The Darkest Minds, Alexandra Bracken (2012)
Themes // Fantasy, Historical Fiction, Warfare, Adult
Pages // 488
I want to read this book before seeing the film, if only so I could point out every difference between the two (of which there were quite a few). This book was the exciting first part of a YA dystopia series in which children who have survived a killer disease develop various abilities.
The first part of this book takes place in a camp, for the children affected by this disease. Each child is separated into a colour dependant on their ability. Our main character Ruby is one of the most dangerous children, not that you’d know it, an orange, but she manages to disguise herself as a green and live safely for six years in the camp. She makes some friendships and generally remains scared of what she can do, we see these years go past in a matter of chapters.
What this book is really about is Ruby and a group she becomes part of after escaping the camp, as they try and find some kind of a freedom and safety in a world that is falling apart.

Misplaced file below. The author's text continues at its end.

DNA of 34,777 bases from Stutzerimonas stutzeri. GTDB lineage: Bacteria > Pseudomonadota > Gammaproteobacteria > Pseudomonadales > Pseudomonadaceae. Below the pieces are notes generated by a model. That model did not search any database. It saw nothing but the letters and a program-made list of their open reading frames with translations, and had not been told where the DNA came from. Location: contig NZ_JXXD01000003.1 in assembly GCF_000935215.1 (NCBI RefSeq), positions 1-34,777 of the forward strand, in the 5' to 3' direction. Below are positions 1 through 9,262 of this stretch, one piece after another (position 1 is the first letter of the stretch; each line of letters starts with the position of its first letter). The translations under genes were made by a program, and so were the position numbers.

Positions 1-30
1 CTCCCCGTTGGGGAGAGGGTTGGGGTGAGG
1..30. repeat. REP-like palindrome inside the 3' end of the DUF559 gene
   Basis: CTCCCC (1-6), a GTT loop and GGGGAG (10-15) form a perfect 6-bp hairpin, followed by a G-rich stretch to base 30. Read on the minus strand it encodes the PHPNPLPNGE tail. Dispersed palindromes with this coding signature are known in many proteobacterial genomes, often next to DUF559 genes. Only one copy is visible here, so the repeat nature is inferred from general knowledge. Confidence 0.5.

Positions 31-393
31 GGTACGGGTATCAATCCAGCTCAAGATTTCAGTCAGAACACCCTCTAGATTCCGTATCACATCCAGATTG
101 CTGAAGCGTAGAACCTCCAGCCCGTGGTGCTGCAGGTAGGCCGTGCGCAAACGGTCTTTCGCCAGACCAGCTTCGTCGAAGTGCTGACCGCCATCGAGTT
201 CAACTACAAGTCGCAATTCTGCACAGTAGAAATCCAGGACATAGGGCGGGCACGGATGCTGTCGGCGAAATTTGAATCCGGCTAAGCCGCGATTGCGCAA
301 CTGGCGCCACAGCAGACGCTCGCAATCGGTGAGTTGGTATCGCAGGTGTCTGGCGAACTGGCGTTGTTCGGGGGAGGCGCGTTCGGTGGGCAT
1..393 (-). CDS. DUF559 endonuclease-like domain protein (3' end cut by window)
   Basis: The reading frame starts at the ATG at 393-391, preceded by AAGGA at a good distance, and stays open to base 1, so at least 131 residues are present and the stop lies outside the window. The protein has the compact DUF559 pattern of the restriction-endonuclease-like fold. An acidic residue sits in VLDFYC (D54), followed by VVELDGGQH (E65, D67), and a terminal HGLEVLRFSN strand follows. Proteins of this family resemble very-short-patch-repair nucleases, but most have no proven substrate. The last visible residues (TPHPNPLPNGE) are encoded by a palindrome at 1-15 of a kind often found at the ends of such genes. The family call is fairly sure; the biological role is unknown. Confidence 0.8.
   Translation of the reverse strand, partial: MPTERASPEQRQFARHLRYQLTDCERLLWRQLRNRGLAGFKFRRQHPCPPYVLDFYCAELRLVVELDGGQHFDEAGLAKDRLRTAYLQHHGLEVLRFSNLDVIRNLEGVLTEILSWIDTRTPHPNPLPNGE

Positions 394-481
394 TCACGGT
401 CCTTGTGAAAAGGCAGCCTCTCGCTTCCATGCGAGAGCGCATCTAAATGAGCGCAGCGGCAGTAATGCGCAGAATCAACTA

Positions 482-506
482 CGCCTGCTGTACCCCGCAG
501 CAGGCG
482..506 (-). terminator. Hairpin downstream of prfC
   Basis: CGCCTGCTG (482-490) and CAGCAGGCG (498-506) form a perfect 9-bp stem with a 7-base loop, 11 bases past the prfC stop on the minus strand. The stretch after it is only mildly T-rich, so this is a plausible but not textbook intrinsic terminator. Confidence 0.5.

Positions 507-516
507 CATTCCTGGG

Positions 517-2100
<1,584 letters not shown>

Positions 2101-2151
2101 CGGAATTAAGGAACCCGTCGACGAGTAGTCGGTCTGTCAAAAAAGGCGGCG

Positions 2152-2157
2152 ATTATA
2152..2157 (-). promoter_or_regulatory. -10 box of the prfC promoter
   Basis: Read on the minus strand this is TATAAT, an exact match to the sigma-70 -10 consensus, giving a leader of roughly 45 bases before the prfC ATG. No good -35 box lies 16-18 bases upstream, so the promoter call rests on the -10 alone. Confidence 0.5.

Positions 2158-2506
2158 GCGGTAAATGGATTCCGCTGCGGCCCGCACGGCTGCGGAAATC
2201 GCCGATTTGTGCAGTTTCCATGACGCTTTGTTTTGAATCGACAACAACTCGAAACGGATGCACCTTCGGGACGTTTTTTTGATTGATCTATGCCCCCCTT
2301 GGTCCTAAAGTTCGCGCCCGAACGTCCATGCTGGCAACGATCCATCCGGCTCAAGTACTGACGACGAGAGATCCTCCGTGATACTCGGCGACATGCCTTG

It was interesting to see the world created here that had no children, with a failing economy and bereaved families, the setting was bleak and empty. Most people had fled to main cities, so it was rare for our characters to come across anyone on their travels. Surprisingly this book doesn’t go too Lord of the Flies, there still seems to be some order and hierarchy of power within the communities of teens we see in this book. I was thankful it didn’t go down this route, it left a little part of the plot to be worked out by the reader.
This was essentially your average dystopia, I enjoyed the abilities and finding out how the characters used them, I always like that in books. But the romance in the plot was a little typical and eye roll worthy for me. Character wise though we had a good mix, my favourite was Chubs, a clever blue (although for some reason he’s green in the film), he’s really good fun to read about. He offers comic relief in the bleak parts of the story and he’s kind and loyal, he’s an ideal lead character, but yet he remains a sub character.
I’d have been interesting to learn more about these characters, it seemed liked there was a lot left to say, so I hope we figure this out in the later books.
The ending of this book was the best part for me – it was different and unexpected and left me wanting more. I’m eager to read the next book in this series, in fact I’ve already started in on audible. The narrator for this series is excellent, she does all of the different voices vey well. Generally I thought this was an exciting read, it kept me entertained and interested, it just didn’t offer masses of variation from similar novels of the same themes.